Correction: Man camping in Flanders woods was not homeless


Editor’s Note: A story published on Monday about community members reaching out to help a homeless man who had removed Christmas lights from the “Welcome to Flanders” sign was erroneous. 

The man, as it turns out, was not homeless but rather a troubled young man who had left his family’s home.

We strive for accuracy and are disappointed in ourselves when the articles we publish contain factual errors.

In this instance we should not have rushed to judgement to report the man was homeless. We should have held off on reporting the facts until we were confident we had them.

We regret the error and apologize for any inconvenience we might have caused the young man, his family and our readers.

— Grant Parpan, Executive Editor


The homeless young man who Flanders residents rushed to support after he allegedly took Christmas lights from the hamlet sign’s decorations appears not be homeless after all. 

Sister Margaret Smyth of the North Fork Spanish Apostolate — which works with the local Hispanic population — said she knows the boy and warned he had run away from home after a fight with his mother.

“He has a home, he has a mother, he has two brothers,” Sister Margaret said. “He has no reason in heaven to ever be homeless.”

Though the residents that brought the boy food and blankets meant well, Sister Margaret said the good will efforts weren’t helping. 

“You don’t want to encourage this by having people buying him blankets,” she said. “This kid needs more help than those kinds of things.” 

Instead, she suggested those moved by compassion to give to local food banks or homeless shelters, who could properly distribute the blankets and food to those in need.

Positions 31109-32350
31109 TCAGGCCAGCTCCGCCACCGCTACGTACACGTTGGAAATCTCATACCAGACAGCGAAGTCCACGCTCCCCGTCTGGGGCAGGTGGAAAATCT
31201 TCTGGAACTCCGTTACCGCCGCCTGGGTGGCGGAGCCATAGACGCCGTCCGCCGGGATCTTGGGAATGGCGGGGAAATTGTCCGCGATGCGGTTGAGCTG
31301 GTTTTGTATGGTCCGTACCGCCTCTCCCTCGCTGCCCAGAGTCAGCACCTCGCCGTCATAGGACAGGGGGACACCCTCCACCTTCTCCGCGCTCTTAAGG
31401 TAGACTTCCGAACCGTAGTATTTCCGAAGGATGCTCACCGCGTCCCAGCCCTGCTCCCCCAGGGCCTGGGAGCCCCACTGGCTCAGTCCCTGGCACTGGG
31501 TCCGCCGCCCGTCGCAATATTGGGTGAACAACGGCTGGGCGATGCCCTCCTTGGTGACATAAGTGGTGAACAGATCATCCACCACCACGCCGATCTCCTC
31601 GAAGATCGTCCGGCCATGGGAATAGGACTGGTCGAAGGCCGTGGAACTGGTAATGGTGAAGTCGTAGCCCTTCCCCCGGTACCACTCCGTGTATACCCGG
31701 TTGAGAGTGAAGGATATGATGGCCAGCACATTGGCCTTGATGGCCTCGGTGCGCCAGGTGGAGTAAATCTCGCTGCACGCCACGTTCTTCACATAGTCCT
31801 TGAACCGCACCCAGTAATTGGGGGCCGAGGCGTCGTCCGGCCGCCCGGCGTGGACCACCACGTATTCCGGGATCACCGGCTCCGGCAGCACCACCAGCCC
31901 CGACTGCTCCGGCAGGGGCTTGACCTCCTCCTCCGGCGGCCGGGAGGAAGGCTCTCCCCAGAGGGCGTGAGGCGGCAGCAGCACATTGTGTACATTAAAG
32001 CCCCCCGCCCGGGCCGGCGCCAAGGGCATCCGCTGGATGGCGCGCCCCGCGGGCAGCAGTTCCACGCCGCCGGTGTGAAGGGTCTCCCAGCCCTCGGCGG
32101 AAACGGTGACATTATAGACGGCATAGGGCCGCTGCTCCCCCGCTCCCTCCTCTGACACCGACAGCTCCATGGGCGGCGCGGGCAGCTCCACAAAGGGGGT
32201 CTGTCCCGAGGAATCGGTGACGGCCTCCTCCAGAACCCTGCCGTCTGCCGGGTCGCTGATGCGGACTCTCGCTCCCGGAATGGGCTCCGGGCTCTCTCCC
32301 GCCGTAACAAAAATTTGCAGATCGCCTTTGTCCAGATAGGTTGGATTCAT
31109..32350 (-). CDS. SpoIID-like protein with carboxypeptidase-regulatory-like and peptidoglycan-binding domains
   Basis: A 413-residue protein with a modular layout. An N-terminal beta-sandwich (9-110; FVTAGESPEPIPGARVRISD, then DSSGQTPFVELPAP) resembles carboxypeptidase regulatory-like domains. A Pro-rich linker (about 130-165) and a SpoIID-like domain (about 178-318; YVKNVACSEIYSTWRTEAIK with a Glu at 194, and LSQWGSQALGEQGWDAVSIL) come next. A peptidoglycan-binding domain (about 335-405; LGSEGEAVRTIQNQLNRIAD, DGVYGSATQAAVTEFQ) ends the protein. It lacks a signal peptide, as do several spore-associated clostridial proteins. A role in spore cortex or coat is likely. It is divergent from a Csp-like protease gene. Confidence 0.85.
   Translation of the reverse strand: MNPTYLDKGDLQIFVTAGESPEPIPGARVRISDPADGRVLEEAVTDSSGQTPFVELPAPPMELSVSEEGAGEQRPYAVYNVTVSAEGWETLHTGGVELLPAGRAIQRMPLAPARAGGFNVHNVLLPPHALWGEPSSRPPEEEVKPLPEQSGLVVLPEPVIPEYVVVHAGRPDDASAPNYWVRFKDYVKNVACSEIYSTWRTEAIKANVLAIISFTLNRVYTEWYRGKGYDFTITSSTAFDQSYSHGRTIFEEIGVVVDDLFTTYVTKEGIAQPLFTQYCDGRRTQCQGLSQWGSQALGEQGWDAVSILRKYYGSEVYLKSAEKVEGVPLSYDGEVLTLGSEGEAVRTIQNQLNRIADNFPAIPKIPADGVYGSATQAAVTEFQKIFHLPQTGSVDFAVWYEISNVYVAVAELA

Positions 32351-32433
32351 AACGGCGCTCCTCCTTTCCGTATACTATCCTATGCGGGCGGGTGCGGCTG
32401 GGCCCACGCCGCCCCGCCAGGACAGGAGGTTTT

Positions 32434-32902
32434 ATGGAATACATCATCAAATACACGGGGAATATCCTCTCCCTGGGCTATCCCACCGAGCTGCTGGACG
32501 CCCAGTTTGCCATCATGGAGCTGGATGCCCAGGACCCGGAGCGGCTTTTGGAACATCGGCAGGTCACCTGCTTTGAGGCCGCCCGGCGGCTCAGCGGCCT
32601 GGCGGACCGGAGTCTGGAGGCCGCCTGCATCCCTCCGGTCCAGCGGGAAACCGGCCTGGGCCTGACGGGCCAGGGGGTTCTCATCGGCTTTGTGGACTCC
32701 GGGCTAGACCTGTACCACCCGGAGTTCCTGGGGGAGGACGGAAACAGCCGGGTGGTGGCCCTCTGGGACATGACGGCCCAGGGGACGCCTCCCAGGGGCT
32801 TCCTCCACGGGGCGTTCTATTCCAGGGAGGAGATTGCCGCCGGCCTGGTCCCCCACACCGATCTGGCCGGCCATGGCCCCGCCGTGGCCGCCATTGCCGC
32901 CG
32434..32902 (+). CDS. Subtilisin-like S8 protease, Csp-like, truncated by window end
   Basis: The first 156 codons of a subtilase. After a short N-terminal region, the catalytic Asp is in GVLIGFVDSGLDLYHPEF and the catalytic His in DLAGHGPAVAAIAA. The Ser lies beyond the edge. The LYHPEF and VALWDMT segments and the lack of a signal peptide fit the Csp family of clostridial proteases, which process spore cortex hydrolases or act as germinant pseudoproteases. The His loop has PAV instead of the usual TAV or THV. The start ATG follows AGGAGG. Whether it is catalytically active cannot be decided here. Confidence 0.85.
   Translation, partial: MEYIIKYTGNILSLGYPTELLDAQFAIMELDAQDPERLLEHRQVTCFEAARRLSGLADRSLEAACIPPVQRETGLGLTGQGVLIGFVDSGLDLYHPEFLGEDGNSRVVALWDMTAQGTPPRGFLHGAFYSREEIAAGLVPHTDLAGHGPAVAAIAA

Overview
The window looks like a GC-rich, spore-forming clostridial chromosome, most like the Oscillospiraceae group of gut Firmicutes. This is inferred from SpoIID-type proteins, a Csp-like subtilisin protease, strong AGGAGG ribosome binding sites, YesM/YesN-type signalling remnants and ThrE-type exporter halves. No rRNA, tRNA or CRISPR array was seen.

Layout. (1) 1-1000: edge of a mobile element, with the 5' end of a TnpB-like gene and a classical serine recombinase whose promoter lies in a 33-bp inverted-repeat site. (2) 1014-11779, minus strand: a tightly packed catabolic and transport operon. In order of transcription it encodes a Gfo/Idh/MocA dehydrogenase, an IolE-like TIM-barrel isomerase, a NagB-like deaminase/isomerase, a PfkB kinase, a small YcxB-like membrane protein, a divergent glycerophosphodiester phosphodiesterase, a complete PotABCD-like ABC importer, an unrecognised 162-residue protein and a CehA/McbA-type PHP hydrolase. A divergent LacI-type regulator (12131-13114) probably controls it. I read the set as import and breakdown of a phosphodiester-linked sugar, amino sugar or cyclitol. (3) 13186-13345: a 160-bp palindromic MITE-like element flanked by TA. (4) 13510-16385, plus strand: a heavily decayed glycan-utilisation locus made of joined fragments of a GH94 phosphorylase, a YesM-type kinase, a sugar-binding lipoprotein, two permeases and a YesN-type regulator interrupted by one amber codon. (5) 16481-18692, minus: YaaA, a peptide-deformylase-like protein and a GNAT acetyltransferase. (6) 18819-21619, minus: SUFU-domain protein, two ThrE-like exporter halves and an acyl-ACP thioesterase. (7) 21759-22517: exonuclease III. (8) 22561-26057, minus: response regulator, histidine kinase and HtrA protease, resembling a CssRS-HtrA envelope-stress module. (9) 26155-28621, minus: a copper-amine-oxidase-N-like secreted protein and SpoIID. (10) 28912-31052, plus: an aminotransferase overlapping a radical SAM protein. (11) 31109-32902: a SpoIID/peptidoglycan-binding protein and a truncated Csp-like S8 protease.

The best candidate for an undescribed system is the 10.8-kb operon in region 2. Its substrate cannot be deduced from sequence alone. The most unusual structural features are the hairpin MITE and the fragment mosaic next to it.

What appeared at first to be a story of Christmas theft, turned out instead to be one of giving.

It all began Dec. 13 when it was reported to police that someone had removed electrical cords and Christmas lights used to decorate the “Welcome to Flanders” sign at the corner of Flanders Road and County Road 105. 

While it was originally assumed to be an act of vandalism, it was later discovered that the cords were being used by a homeless man living in a tent in the woods behind the display.

Instead of banding together to stop the thief, as they originally had, local community activists instead began working together to help out the man in need.

“The tone immediately changed,” said Ron Fisher, president of the Bay View Pines Civic and Taxpayer Association.

“We felt bad,” said Susan Tocci of Flanders. “Now we want to help him.”

The discovery that a homeless man had stolen the lights came after members of the community gathered to redecorate the sign with more than 30 strands of donated Christmas lights. The group noticed a wire coming from the woods that was plugged into a side outlet at the site, Mr. Fisher said.

When he tugged at the wire, it went further and further into the woods, he said. Eventually, the wire connected to makeshift tent about 300 feet away.


A young Hispanic male, about 5-foot, 6-inches tall probably between 17 and  20 years old, took off when he saw the group approaching, Mr. Fisher said.

The man was using the extension cord to power some lights and a space heater he had set up at the makeshift campsite, and he used the Christmas lights as rope to tie together his tent, Mr. Fisher said.

While the group was originally angry that someone would steal their Christmas decorations, that all turned to sympathy and concern once they realized what was happening.

Ms. Tocci and Frank Fisher, Ron’s brother, stopped off at the tent site on Monday and left donations of food and clothing for the man, who wasn’t there at the time. They said they believe the man took off when he saw the group of people approaching.

“He’s probably scared,” Frank Fisher said.

The space heater was gone Monday and the electric cord was taken back by the group on Saturday, but they left the Christmas lights.

Ron Fisher said Monday that the community has now made numerous efforts to help the homeless man.

“We’ve received other offers of fur coats, jobs, warm coats, sleeping bags, a real tent, blankets and food,” Ron Fisher said. “A lot of people have offered donations and we’re not even sure he’s still there.

“There are a lot more people looking to help him now than there are people looking to punish him,” Ron Fisher said.

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Photo caption:Susan Tocci and Ron Fisher leave food and clothes for the homeless man they believe was stealing Christmas lights to use as rope to tie together his makeshift shelter. (Credit: Tim Gannon)